Thursday, October 16, 2008

"Obama '08: Get Disappointed by Somebody NEW!"

"New president won't tame executive power."
Via The Cato Institute (even a broken clock...):
Joe Biden hardly brings the glamour and excitement to his ticket that Sarah Palin does to hers, but he surely warmed civil libertarian hearts at the vice-presidential debate when he forcefully denounced "dangerous" theories designed to "aggrandize the power of a unitary executive." After seven years of an administration that has recognized few, if any, limits on executive power, it's only natural that many people look to the Obama-Biden ticket to put the presidency back in its proper constitutional place.

But there are good reasons to doubt that an Obama administration would meaningfully de-imperialize the presidency.

From Truman and Johnson's undeclared wars to the warrantless wiretapping carried out by FDR, JFK, LBJ and Nixon, the Imperial Presidency has long been a bipartisan phenomenon. In fact, our most recent Democratic president, Bill Clinton went even further than his predecessors in his exercise of extraconstitutional war powers. Prior presidents had unilaterally launched wars in the face of congressional silence. But Clinton's war over Kosovo in 1999 made him the first president to launch a war in the face of several congressional votes denying him the authority to wage it.

Recently, Barack Obama has found his own convenient rationales for endorsing broad presidential powers in the area of surveillance. When he signed on to the surveillance bill Congress passed this summer, Sen. Obama broke an explicit campaign promise to filibuster any legislation that would grant immunity to FISA-flouting telecom companies. By voting for the bill, Obama helped legalize large swaths of a dragnet surveillance program he'd long claimed to oppose. Perhaps some were comforted by Obama's "firm pledge that as president, I will carefully monitor the program." But our constitutional structure envisions stronger checks than the supposed benevolence of our leaders.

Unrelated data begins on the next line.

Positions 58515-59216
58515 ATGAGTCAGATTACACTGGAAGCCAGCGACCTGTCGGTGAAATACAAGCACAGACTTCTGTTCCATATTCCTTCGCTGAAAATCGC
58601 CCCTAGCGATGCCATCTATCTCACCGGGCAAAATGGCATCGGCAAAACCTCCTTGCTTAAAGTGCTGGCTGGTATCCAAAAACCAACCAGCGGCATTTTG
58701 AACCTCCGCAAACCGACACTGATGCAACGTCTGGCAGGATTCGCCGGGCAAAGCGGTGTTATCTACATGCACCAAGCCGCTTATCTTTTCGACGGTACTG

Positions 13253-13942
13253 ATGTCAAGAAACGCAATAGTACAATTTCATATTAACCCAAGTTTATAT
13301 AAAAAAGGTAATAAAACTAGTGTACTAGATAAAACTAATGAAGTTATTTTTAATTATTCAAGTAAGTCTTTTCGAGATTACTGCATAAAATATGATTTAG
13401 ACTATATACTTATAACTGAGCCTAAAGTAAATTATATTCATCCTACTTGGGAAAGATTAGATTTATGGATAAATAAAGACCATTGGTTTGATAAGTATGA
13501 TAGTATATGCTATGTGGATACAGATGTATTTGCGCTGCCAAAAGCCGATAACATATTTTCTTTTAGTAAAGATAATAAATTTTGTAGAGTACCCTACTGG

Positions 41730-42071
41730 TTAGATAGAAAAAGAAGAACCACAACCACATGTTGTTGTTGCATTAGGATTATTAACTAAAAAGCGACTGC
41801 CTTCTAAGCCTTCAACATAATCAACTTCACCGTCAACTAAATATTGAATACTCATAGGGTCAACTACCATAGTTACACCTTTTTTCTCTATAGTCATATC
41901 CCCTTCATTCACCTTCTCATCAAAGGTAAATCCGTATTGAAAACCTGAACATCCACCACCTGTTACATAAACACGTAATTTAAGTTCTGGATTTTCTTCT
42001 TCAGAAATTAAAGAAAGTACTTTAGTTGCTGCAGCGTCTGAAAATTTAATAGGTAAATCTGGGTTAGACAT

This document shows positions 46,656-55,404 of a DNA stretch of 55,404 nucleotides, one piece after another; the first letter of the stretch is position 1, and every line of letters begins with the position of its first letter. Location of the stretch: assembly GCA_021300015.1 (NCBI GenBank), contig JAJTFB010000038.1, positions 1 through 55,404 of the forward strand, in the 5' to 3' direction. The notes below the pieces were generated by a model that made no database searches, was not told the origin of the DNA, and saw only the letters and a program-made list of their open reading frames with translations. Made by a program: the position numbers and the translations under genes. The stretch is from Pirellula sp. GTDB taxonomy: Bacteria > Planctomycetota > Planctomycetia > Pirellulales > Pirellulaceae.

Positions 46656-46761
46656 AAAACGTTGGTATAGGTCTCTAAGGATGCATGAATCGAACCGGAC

What motivated Obama's flip-flop? Was it a desire to look "tough" on national security—or was it that, as he seems ever closer to winning the office, broad presidential powers seem increasingly appealing? Either way, it's clear that the post-9/11 political environment will provide enormous incentives for the next president to embrace Bush-like theories of executive power. Can we really expect a Democratic president, publicly suspected of being "soft on terror," to spend much political capital making himself less powerful?

Not ("FUUKIN" Ed.) likely, say analysts on both sides of the political spectrum. Law professors Jack Balkin and Sanford Levinson, both left-leaning civil libertarians, predict that "the next Democratic president will likely retain significant aspects of what the Bush administration has done"; in fact, "future presidents may find that they enjoy the discretion and lack of accountability created by Bush's unilateral gambits." Jack Goldsmith, head of the Bush administration's OLC from 2003-04, argues that "if anything, the next Democratic president – having digested a few threat matrices … will be even more anxious than the current president to thwart the threat."